For all of these reasons, we imagine that debates around term limits generally yield more democratic outcomes. It is an opportunity for opposition, civil society, the general public and international actors to act collectively in this pursuit. Yet the data suggest that successful repeal of term limits has been the most common outcome, where incumbents are brave or powerful or naive enough to begin the process.
In sub-Saharan Africa, 34 constitutions have been implemented since the 1990s that have term limits in place. Of these, 20 percent have had full compliance. In Benin, for example, President Mathieu Kerekou is reported to have offered members of parliament substantial bribes to support a third term, but civil society mobilization and opposition politicians successfully agitated and the attempt was abandoned. In 12 percent of the countries, legislative amendments were introduced and failed, such that term limits were upheld through institutionalized means. This was the case for Nigeria’s Obasanjo, as well as in Malawi and Zambia.
The most frequent outcome, however, is for term limits to be repealed. President Yoweri Museveni in Uganda highlighted the bargains often struck with other political elite: combining a constitutional change to allow multiparty competition was bundled with repealing term limits. Other countries where this has happened include Cameroon, Chad, Gabon, Namibia and Niger.
What is striking from these cases is the divergence of possible pathways. Where term limits are repealed, the general result is continuing authoritarian stability. But where term limits are contested and even maintained, the outcome is much more uncertain. To establish or sustain democracy, it is not sufficient for term limits simply to be upheld. For example, in Burkina Faso, upholding term limits led to the dissolution of the government in 2014, an interim military-civilian transition, and the possibility of instability and conflict, military rule, or democratic elections on the horizon.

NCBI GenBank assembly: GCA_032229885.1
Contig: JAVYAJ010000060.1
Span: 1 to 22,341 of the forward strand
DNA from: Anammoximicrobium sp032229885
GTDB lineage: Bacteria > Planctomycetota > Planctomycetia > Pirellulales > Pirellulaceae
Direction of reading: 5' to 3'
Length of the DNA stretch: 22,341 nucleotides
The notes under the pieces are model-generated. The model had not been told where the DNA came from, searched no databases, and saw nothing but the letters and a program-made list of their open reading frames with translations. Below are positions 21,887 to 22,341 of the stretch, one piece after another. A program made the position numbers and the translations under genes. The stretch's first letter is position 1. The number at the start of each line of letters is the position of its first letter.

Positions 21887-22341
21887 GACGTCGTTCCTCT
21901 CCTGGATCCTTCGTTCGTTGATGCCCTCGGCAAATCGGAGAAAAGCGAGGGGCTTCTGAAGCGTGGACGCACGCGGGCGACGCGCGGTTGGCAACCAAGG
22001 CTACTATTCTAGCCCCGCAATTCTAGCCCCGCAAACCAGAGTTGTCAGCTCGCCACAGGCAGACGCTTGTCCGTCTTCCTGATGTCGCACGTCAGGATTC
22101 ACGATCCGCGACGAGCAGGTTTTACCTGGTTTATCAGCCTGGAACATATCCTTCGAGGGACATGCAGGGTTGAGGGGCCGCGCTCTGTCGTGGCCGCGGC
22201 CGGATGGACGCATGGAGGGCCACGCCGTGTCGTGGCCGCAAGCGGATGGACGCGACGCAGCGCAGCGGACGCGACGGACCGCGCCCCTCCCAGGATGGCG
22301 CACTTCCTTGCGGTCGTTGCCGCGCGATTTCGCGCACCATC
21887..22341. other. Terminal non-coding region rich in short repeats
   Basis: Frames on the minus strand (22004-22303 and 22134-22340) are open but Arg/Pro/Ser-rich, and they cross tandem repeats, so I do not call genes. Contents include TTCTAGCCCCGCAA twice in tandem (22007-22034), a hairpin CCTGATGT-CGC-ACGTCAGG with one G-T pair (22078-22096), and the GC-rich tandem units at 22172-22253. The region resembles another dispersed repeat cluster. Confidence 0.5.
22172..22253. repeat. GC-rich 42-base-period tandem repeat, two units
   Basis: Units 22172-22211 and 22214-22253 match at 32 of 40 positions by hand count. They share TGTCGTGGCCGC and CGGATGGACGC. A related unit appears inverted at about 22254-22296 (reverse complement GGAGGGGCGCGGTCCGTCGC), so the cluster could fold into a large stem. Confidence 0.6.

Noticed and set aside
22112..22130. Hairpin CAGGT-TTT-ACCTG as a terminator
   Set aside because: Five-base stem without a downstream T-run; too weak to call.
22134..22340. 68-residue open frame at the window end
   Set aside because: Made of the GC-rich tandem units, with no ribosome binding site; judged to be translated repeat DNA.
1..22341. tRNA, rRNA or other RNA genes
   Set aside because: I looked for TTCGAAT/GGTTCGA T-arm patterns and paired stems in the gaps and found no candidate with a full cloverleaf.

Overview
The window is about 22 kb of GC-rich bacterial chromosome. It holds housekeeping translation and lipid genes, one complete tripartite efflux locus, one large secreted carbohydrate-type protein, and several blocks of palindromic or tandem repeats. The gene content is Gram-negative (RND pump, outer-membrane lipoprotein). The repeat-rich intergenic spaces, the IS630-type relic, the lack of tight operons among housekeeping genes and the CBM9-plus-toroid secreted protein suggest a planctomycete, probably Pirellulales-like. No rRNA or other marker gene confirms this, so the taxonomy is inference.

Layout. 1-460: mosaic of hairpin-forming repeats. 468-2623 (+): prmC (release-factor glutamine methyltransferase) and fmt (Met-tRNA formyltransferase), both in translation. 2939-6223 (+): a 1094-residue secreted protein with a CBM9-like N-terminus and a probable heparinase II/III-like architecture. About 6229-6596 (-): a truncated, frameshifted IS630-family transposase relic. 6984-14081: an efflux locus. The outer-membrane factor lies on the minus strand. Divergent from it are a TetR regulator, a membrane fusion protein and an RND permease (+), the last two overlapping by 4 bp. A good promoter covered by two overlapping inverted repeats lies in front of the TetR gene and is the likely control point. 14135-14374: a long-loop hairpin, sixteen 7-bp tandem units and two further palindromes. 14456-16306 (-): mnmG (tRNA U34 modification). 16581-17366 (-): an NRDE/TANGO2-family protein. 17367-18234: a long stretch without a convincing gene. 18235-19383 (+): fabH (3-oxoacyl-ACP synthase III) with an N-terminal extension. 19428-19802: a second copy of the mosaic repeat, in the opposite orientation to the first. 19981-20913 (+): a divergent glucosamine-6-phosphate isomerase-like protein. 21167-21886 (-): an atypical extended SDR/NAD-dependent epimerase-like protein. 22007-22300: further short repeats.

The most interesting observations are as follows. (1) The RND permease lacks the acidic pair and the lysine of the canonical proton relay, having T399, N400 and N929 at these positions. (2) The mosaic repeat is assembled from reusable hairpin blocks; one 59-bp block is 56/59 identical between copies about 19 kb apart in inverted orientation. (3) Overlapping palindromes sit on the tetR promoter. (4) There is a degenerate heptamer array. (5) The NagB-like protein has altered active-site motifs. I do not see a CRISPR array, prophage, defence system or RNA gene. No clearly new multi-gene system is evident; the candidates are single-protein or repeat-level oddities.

Crucially, a plurality of the cases (35 percent) have not yet had an opportunity to test the term limit debate. This is why each case, as it unfolds, is so critical. Presidents are watching. Opposition politicians and civil society organizations are waiting. International pressures can play a critical role in determining which path is taken, from upholding term limits to fostering credible and competitive elections.
Adherence to the rule of law is not a matter of restricting voter choices – as some critics of term limits claim. Term limits provide an opportunity for contestation, participation, representation and limiting the concentration of power around one individual. But they are most assuredly not a panacea for democracy and stability. As usual, Nigeria is emblematic of the challenges and opportunities ahead for the continent.